Christianity,  Culture

Ray Boltz in the NY Times

Many of you will remember that in 2008 Christian pop music star Ray Boltz came out as a gay man. That was two years ago, but today’s New York Times has a profile of Boltz’s new album that was released in April.

Now, after more than five years of self-imposed absence from stage and CD, Mr. Boltz has reached a musical and religious destination. As an openly gay man, living in a gay-friendly part of South Florida with his partner, Franco Sperduti, he has released his first album since coming out.

It is called “True,” and its songs talk about same-sex marriage (“Don’t Tell Me Who to Love”), bias crimes (“Swimming Hole”), and conservative claims that there is a political “agenda” for gay men and lesbians (“Following Her Dreams”).

Most indelibly, several of the songs aim to reconcile the gay identity Mr. Boltz has acknowledged with the Christian faith he refuses to disavow. In “Who Would Jesus Love,” the lyrics ask,

Would He only love the ones
Who looked the same as me
Would He only offer hope
When He saw similarity
Would He leave the others waiting
Like a stranger at the gate
Would He discriminate.

You can read the rest here.


  • Derek

    I hate to say this, but since you asked, Ray – yes, He will discriminate, according to I Corinthians 6:9.

    He loves you just as surely as He loves any of us. But unrepented sin is that which leads to death.

  • Ed Goodman


    I concur. Unrepented sin certainly leads to death.

    I think the issue that makes it difficult to bring true understanding to the liberal stance is the fact that we ALL have unrepented sin in our lives. Gluttony, gossip, unforgiveness, etc., are prevalent in most Christian lives to at least a minor degree. And thus, the liberal left paints us Christians as hypocrites because we are guilty of sin even while we stand up and proclaim that sin is wrong.

    Whether or not Christians are, in fact, hypocritical is irrelevant. Sin is sin. Homosexuality is sin. And, ultimately, unrepented sin leads to death.

    Thanks, Derek. We proclaim this truth because of our love for Ray Boltz, not because of our disdain. It’s not too late for the blood of Christ to wash Ray Boltz as white as snow – once again.

  • Joe Blackmon

    All real Christians recognize that homosexuality is always a sin without any exception whatsoever 100% of the time. It’s not discrimination–it’s called “reading”. Ray Boltz should look into it.

  • Elsa

    Joe, all real Christians recognize homosexuality as a sin? I’m a straight Christian who believes it’s not a sin — how does that belief negate what Christ did for me on the cross? How does my belief on ONE issue mean that I’m unsaved? I thought the Bible said that in order to be saved, I must repent of my sin and believe in Christ. I’ve done that — so how come I’m not a “real Christian” anymore, just because I believe differently than you on one topic?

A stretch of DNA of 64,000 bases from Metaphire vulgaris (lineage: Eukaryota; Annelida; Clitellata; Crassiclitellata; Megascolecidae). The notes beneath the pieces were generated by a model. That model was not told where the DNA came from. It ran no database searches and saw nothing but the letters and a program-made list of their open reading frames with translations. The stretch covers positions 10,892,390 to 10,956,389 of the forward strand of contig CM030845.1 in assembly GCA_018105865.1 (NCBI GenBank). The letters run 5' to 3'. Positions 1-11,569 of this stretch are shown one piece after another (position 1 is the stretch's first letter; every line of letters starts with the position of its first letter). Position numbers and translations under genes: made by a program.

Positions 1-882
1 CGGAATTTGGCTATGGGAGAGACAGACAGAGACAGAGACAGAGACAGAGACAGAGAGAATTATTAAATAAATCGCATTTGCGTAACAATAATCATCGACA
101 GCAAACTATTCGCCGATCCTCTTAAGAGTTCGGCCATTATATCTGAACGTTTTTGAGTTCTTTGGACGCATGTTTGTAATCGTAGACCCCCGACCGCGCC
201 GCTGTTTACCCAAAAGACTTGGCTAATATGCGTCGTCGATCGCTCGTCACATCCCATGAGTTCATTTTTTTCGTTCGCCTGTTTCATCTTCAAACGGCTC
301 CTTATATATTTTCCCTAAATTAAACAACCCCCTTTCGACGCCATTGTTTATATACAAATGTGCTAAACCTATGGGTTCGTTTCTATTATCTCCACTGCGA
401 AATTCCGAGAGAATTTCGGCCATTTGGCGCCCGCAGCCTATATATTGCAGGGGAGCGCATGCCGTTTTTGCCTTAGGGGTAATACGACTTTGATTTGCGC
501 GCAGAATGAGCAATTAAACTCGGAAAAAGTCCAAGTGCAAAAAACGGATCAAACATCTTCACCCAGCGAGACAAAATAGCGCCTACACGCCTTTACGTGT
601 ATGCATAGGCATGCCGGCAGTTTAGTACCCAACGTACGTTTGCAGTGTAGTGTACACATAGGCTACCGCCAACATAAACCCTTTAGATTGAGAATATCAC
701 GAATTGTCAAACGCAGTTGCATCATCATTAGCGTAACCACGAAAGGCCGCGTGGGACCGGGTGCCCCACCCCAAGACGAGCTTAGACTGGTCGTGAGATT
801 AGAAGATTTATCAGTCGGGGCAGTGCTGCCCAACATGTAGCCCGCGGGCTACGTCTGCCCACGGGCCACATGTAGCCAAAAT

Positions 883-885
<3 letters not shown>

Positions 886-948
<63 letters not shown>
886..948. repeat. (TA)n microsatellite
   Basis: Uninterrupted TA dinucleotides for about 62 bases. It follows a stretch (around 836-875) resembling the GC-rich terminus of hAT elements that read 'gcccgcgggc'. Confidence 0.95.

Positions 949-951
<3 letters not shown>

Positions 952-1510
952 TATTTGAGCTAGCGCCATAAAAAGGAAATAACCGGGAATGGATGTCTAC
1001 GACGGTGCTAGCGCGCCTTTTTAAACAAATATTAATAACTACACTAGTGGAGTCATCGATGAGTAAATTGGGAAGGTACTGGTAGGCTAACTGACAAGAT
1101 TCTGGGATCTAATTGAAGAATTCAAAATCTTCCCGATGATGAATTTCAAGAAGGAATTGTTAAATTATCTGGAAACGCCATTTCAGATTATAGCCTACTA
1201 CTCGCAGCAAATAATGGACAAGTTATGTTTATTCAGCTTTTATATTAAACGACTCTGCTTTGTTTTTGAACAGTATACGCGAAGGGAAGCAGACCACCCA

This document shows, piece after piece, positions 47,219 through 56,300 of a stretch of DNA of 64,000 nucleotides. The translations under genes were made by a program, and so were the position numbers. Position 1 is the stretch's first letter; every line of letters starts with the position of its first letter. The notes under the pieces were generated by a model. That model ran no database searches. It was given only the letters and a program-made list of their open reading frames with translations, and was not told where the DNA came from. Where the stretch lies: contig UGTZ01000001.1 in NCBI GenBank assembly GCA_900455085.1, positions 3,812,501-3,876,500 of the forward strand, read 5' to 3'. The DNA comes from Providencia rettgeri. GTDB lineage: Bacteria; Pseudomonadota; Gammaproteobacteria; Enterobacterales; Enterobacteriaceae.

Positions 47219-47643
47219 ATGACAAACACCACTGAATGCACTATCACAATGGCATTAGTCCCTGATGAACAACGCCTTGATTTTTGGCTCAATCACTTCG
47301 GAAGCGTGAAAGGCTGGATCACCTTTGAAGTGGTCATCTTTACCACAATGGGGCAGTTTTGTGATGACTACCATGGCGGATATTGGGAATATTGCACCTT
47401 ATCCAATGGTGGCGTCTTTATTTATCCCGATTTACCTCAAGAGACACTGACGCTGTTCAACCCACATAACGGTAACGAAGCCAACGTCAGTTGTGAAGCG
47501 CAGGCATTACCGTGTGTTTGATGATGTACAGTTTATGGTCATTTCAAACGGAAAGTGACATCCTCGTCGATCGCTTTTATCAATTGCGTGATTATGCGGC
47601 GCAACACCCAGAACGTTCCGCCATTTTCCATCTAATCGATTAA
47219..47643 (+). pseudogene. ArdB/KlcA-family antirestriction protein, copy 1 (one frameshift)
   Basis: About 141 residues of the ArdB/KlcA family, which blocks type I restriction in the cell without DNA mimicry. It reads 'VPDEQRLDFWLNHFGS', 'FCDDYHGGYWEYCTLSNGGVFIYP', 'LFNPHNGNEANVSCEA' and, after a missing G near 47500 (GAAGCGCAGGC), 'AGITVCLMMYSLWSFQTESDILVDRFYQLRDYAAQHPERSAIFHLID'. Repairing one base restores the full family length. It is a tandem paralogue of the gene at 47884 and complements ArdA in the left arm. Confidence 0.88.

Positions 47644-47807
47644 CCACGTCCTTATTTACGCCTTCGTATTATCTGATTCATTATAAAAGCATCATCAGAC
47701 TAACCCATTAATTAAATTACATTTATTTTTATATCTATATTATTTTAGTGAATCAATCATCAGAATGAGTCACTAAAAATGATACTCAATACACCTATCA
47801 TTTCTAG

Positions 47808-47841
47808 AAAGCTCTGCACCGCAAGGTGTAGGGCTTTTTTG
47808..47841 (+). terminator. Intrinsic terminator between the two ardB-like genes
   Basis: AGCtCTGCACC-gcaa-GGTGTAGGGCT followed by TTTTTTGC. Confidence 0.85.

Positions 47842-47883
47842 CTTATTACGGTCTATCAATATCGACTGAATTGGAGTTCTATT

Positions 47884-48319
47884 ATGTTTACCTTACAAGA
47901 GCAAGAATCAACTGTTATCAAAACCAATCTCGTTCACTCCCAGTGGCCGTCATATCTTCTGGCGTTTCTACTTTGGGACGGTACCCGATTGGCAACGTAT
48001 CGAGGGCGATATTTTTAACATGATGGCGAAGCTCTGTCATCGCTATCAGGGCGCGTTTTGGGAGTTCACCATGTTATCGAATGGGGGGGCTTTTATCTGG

Just curious.

  • Nathan

    IMO, if you are not part of the solution, then you are part of the problem.

    If the only thing that you do regarding the known and unknown gay people in your circles is point them to a Bible verse or two, then I think you’ve missed the mark yourself. Robotically reciting Bible verses does not create a healthy environment for nurture and growth.

    Ray struggled for 50 years. With what did he struggle? He probably struggled with parts of himself that didn’t align with the Bible. I dare say he also struggled with the negative attitudes and actions of his family, friends, church and larger Christian community. These are the people that should be available to actually help. I’m willing to bet that a younger Ray would have come to a different conclusion had he found a group that would help him instead of only condemn him.

    Christians can’t make some be holy, but they can certainly keep someone from it.

  • Lindsey


    You said, “I think the issue that makes it difficult to bring true understanding to the liberal stance is the fact that we ALL have unrepented sin in our lives. Gluttony, gossip, unforgiveness, etc., are prevalent in most Christian lives to at least a minor degree. And thus, the liberal left paints us Christians as hypocrites because we are guilty of sin even while we stand up and proclaim that sin is wrong.”

    The Christian hypocrisy issue is not that we are guilty of sin while proclaiming that it is wrong–it’s that while you claim that we all have unrepentant sin, you agree with Derek’s implication that it is Ray Boltz’s homosexuality that condemns him while our own gluttony, gossip, unforgiveness, etc. are considered forgivable even as we are unrepentant. Where is the outrage over Christians who have hate in their lives? Where is the Christian support for legislation to combat obesity? We are woefully inconsistent with our pet issues, and that is why is it hard for liberals to find consistency in what we preach.

  • Derek